The What, When, Where, Why and How of a tubal pregnancies.


     What is a tubal (ectopic) pregnancy and what are the symptoms?

Pregnancy begins with a fertilized egg.  Normally the fertilized egg attaches to the lining of the uterus.  A tubal pregnancy grows outside the main cavity of the uterus. 

Early symptoms of a tubal pregnancy can be very similar to typical pregnancy symptoms. However, you may experience additional symptoms during a tubal pregnancy, including:

  • Vaginal bleeding
  • Pain in your lower abdomen, pelvis and lower back
  • Dizziness or weakness

If your fallopian tube ruptures, the pain and bleeding could be severe enough to cause additional symptoms. These can include:

  • Fainting
  • Low blood pressure (hypotension)
  • Shoulder pain
  • Rectal pressure or bowel problems

Symptoms often happen 6 to 8 weeks after the last normal menstrual period.

       When can a tubal pregnancy occur?

In most cases conditions that slow down or block the movement of the egg down your fallopian tube cause tubal pregnancies. This could happen because:

  • You have scar tissue, adhesions or inflammation from a prior pelvic surgery.
  • Your fallopian tubes have damage, such as from a sexually transmitted disease (STD).
  • You were born with an irregularly-shaped fallopian tube.
  • You have a growth blocking your fallopian tube.

Untreated STD’s can lead to pelvic inflammatory disease (PID).  That is why early detection and treatment are so important for your health.

I speak from experience, I contracted a STD as a teenager and had no symptoms at the time.  Years later I found out I was pregnant and shortly after I experienced intense pain on my left side.  An ultrasound revealed a tubal pregnancy and the following day I had surgery.  I lost my fallopian tube and the pregnancy.  A couple of years later I went through the WHOLE thing again…this time on my right side.

I would hate for you to go through what I did.  If you’ve been sexually active, I encourage you to be tested to be safe, not sorry.   

           Where can it happen?

The most common site is within the fallopian tube, however, tubal pregnancies can occur in the ovary, the abdomen, and in the lower portion of the uterus (the cervix).              

          Why did I have a tubal pregnancy?

  • A previous ectopic pregnancy.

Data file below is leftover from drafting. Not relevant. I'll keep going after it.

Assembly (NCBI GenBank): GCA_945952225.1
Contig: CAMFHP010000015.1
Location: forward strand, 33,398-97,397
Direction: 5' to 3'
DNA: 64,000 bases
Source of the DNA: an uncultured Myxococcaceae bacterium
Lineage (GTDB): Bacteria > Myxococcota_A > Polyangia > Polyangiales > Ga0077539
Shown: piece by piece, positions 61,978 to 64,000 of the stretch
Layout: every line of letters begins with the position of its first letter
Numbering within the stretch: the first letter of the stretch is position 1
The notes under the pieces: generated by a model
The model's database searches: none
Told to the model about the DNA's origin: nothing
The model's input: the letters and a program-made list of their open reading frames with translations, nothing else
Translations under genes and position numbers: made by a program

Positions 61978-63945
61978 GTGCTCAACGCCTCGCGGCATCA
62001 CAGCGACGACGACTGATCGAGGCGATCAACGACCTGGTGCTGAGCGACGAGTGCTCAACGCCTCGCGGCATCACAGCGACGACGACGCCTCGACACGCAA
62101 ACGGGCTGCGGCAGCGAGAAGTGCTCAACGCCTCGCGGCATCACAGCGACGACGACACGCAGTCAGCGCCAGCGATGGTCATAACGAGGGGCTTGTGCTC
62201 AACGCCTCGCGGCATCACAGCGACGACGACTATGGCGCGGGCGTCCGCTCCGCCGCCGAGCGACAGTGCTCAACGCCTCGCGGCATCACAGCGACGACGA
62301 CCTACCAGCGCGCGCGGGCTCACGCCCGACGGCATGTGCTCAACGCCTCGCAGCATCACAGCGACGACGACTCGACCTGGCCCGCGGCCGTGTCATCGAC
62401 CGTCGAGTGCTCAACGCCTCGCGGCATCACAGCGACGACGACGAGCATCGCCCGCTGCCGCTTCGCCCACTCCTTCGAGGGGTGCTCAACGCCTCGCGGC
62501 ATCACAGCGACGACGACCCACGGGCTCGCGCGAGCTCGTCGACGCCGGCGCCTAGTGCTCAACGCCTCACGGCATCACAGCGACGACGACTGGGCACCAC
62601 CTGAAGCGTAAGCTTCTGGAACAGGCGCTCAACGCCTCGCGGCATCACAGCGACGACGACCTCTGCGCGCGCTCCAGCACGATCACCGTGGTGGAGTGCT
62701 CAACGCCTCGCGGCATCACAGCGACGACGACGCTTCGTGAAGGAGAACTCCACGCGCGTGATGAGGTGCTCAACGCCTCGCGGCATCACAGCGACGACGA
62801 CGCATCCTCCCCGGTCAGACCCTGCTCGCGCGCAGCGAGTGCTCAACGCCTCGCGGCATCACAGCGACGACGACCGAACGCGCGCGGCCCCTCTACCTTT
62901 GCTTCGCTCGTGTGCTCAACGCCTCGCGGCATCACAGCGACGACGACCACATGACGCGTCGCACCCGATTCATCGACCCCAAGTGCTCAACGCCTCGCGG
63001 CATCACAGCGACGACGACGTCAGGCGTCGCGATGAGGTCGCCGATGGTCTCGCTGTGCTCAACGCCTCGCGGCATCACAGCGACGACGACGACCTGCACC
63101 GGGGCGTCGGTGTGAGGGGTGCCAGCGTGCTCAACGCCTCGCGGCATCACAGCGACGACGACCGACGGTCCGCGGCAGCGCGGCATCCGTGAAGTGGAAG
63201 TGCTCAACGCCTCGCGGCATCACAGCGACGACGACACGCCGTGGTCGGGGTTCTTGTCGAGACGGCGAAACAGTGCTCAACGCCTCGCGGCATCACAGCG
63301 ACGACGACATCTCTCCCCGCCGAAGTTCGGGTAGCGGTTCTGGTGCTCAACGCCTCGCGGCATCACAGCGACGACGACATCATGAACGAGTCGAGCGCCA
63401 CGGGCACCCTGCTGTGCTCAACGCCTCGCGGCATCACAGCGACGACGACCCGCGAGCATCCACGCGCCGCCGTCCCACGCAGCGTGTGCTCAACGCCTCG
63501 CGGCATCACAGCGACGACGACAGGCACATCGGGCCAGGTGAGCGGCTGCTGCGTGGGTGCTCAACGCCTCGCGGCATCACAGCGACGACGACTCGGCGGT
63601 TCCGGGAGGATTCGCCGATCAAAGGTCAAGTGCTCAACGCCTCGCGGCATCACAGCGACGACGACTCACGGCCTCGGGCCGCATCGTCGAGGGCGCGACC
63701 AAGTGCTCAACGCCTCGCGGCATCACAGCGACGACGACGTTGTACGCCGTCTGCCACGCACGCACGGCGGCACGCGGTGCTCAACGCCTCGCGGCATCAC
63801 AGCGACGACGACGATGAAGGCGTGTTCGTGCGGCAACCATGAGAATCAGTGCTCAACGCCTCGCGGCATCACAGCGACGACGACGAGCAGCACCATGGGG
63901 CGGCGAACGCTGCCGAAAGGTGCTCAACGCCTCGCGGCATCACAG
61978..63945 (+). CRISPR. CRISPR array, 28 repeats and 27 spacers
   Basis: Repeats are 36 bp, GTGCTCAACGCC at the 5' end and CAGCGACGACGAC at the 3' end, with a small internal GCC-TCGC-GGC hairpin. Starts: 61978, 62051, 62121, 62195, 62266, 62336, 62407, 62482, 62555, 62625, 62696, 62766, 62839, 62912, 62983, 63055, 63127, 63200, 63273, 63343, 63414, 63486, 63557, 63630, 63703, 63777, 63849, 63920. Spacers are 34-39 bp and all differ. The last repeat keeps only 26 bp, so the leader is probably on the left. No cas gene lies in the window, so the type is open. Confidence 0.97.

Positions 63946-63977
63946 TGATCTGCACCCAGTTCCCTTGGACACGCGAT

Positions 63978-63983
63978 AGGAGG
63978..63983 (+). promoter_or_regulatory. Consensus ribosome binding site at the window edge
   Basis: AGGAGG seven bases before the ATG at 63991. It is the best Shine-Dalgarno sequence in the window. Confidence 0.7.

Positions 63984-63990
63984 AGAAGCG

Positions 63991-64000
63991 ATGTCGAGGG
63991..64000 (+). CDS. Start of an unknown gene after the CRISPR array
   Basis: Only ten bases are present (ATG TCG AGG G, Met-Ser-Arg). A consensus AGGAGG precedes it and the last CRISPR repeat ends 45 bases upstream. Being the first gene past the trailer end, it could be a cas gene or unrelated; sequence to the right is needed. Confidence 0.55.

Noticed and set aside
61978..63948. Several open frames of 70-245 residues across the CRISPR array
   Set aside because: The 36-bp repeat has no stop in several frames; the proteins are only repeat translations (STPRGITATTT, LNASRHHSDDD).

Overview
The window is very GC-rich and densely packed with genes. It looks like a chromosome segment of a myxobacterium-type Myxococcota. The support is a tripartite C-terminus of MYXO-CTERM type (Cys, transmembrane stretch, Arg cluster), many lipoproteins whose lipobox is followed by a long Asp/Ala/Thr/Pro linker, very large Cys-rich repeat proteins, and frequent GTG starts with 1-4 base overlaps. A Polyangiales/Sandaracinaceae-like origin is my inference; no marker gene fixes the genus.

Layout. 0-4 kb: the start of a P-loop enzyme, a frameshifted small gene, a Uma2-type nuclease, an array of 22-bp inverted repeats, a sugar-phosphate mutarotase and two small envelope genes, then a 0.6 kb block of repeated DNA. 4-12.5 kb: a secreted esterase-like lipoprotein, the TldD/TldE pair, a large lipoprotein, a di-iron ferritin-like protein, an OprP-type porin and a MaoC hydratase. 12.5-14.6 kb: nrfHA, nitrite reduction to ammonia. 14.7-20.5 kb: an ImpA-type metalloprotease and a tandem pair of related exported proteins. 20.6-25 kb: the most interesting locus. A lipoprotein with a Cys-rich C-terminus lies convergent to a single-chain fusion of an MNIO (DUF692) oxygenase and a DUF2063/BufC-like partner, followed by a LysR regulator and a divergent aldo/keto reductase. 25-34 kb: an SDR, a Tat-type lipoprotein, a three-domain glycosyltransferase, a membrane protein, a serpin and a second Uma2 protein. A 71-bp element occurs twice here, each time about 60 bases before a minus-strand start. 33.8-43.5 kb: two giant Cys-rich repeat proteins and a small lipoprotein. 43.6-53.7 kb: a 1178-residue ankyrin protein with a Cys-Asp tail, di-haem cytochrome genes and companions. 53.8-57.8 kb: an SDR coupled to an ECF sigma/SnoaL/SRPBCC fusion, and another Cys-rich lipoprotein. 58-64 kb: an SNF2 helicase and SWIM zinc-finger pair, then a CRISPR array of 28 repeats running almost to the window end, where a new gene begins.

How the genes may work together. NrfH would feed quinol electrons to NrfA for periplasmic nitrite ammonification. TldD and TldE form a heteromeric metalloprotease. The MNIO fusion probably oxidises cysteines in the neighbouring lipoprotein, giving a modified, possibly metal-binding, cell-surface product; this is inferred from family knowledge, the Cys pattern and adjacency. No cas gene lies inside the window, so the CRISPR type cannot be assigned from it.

• A history of pelvic inflammatory disease (PID), an infection that can cause scar tissue to form in your fallopian tubes, uterus, ovaries and cervix. Surgery on your fallopian tubes (including tubal ligation) or on the other organs of your pelvic area.
  • A history of infertility.
  • Treatment for infertility with in vitro fertilization (IVF).
  • Sexually transmitted infections (STIs). If you suspect you have a STD it is important to get tested.  Early detection and treatment can keep from scarring.
  • An IUD in place at the time of conception.
  • A history of smoking tobacco.
  • Your risk can also increase with age. People over age 35 have a higher risk than people under 35.

Up to 50% of people who experience an ectopic pregnancy don’t have any of the above risk factors. 

           How can I find out if I have a tubal pregnancy?

Most people don’t know that their pregnancy is ectopic until they visit their pregnancy care provider for a prenatal appointment, bloodwork or ultrasound.  An ultrasound will show whether or not you have a normal pregnancy or a tubal pregnancy.  A tubal pregnancy is a medical emergency.  Your fallopian tubes aren’t as flexible and can burst as the fertilized egg develops.  If this happens, it can cause severe, life-threatening internal bleeding.  This is dangerous and needs to be treated right away to avoid injury to your fallopian tube and other organs, internal bleeding and possibly, death.

If you are considering an abortion that is why it is so important to get an ultrasound prior to the abortion to confirm the pregnancy is not in your tubes.  The abortion pill is not effective for a tubal pregnancy.

Care Net Pregnancy Resource Center of Neosho offers free ultrasounds and free Chlamydia and Gonorrhea testing. Call us at 471.455.0100 to schedule an appointment.

  • No judgement
  • No pressure